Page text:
A brief departure from the football stadium super-fights and billion-dollar TV deals, this well-balanced card at the Copper Box Arena in London is nevertheless a worthy instalment in the Matchroom boxing calendar, filled with domestic talent in competitive match ups.
Main Event – John Ryder vs Andrey Sirotkin
John Ryder is a tale of two halves. He is a very watchable fighter with a fan friendly style, but has come unstuck at some crucial moments, having to rebuild from some high profile and not-so-high profile losses. He finds himself in a must-win match against undefeated Russian Andrey Sirotkin in a match that could make or break his career – the winner will secure a shot at the WBA super-middleweight title, while the loser will have a long road journey back to the top that neither man can afford to take.
Sirotkin is a capable super-middleweight, but it is hard to give him the edge in any department here. He has spent the past two years as a European and Inter-continental champion, but the rest of his 15 wins have come against very over-matched opposition. His first 9 opponents had a combined record of 15-55-5 when they faced him, and three of them were debutants. He lacks power too, with only 4 wins coming via stoppage. Ryder, knowing he has few options if he loses, will win a decision with a good performance. An excellent performance could bring him another stoppage win, and would send a statement out to an already exciting 168lbs division.
The chief supporting bout sees Ted Cheeseman challenge Asinia Byfield for the vacant British super welterweight title. Cheeseman, who is undefeated in 14 fights and has won a WBA international title previously, is more experienced and has beaten the better opposition (a points win over Carson Jones and a stoppage win over Paul Upton stand out). However, he won’t have it all his own way against Byfield, who punches deceptively hard and is difficult to hit. He also has a habit of upsetting the odds; Erick Ochieng went into their 2016 clash for the Southern Area title as the favourite, yet was beaten on points by a sharper, slicker Byfield. Sam McNess, at the time one of the future stars of Frank Warren’s stable, was out-foxed, out-punched and out-manoeuvred as his more orthodox style of boxing succumbed in the 5th round to Byfield’s awkward switch-hitting.
Cheeseman is a different fighter though. His high-intensity work-rate will see him throw punches to follow the ones that miss, and it is these that Byfield may not be able to avoid so easily. Cheeseman hits hard, too, with 9 of his 14 wins coming via knockout – Byfield will make things competitive, but he may not be able to avoid a gunfight for the whole 12 rounds. Cheeseman will likely draw him into one in the second half of the fight to emerge victorious via points or late stoppage.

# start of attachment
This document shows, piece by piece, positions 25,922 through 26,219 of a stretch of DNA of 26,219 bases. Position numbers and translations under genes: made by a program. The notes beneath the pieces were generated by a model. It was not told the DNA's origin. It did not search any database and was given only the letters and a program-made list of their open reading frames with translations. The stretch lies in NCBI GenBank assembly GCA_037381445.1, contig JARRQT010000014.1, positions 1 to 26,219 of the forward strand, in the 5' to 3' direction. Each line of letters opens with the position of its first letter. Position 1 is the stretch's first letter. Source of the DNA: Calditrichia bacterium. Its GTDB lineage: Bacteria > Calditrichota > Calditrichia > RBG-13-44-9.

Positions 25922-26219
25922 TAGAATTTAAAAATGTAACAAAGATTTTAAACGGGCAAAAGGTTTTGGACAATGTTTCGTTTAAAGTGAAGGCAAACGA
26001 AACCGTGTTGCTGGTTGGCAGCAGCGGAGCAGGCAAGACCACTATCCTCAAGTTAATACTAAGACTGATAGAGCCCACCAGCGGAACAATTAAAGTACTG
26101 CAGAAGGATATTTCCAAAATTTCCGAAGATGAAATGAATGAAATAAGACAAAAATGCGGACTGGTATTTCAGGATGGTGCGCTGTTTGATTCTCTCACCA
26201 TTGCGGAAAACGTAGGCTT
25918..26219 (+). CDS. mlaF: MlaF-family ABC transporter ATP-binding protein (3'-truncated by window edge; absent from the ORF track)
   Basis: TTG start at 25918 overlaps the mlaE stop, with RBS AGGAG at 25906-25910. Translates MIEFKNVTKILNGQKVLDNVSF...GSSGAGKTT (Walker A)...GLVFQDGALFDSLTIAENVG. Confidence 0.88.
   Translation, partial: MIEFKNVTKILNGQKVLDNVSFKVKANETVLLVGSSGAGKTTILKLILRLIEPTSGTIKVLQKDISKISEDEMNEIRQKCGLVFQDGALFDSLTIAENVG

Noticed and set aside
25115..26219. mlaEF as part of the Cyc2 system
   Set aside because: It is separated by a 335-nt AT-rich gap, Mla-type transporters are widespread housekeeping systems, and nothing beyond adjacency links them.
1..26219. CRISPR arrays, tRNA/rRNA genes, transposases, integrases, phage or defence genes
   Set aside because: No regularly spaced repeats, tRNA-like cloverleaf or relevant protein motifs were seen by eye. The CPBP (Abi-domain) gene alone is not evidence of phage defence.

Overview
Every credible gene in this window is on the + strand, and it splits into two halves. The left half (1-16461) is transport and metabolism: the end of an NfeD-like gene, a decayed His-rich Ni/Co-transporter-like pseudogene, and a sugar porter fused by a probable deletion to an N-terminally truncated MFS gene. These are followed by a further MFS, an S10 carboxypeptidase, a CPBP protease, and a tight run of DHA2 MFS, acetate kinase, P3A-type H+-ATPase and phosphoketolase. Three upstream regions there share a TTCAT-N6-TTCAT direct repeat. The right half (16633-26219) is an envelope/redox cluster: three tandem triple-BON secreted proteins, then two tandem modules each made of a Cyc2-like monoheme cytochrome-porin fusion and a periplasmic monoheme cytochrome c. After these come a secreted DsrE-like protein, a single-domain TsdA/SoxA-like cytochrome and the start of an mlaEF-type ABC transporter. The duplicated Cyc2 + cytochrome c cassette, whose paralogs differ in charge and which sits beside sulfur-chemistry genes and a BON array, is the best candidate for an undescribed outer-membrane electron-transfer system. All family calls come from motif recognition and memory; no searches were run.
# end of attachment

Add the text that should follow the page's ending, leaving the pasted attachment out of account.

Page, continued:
Chamberlain vs Watkins
An excellent match between two men who will be keen to impress. Both are coming off losses to the same man (Lawrence Okolie), and victory here will certainly put the defeat behind whoever emerges on top in emphatic fashion. Chamberlain will feel particularly aggrieved after being wrestled, held and dragged around the ring for 12 uninteresting rounds by Okolie, whose recent similar performance against Matty Askin suggested that this wasn’t a one-off. He will drive the point further home with a win against Watkins, who has had questions asked of him at the higher levels of the sport.
Doyle vs Gill
Ryan Doyle had established himself as a good domestic featherweight by twice claiming the English title, but no one predicted the dismantling of previously undefeated prospect Reece Bellotti in an excellent small hall affair earlier this year. He claimed the Commonwealth title for his efforts, and makes his first defence against another unbeaten fighter in Jordan Gill, whose career had been building slowly until he suddenly announced himself to the broader British scene in February, defeating former British and Commonwealth champion Jason Cunningham over ten rounds.
Two more wins followed, making it three from three so far in 2018 for the Cambridgeshire man. A fourth would make an excellent year’s work, but he will have his work cut out for him against Doyle, who has faced better opposition and has more experience over longer distances. His additional advantages in height, reach and power will likely see the champion keep his title in a nevertheless well-contested fight.
Felix Cash contests the vacant WBC International Silver middleweight title against Stephen Danyo over 10 – the Englishman should have enough to bring home the title despite the step up in opposition; Martin Joseph Ward returns following his knockout loss to James Tennyson, this time against Mohammed Kambuluta over 6; Reece Bellotti also hopes to return to winning ways in a six rounder, while Louie Lynn, Charlie Duffield and George Fox continue their apprenticeships.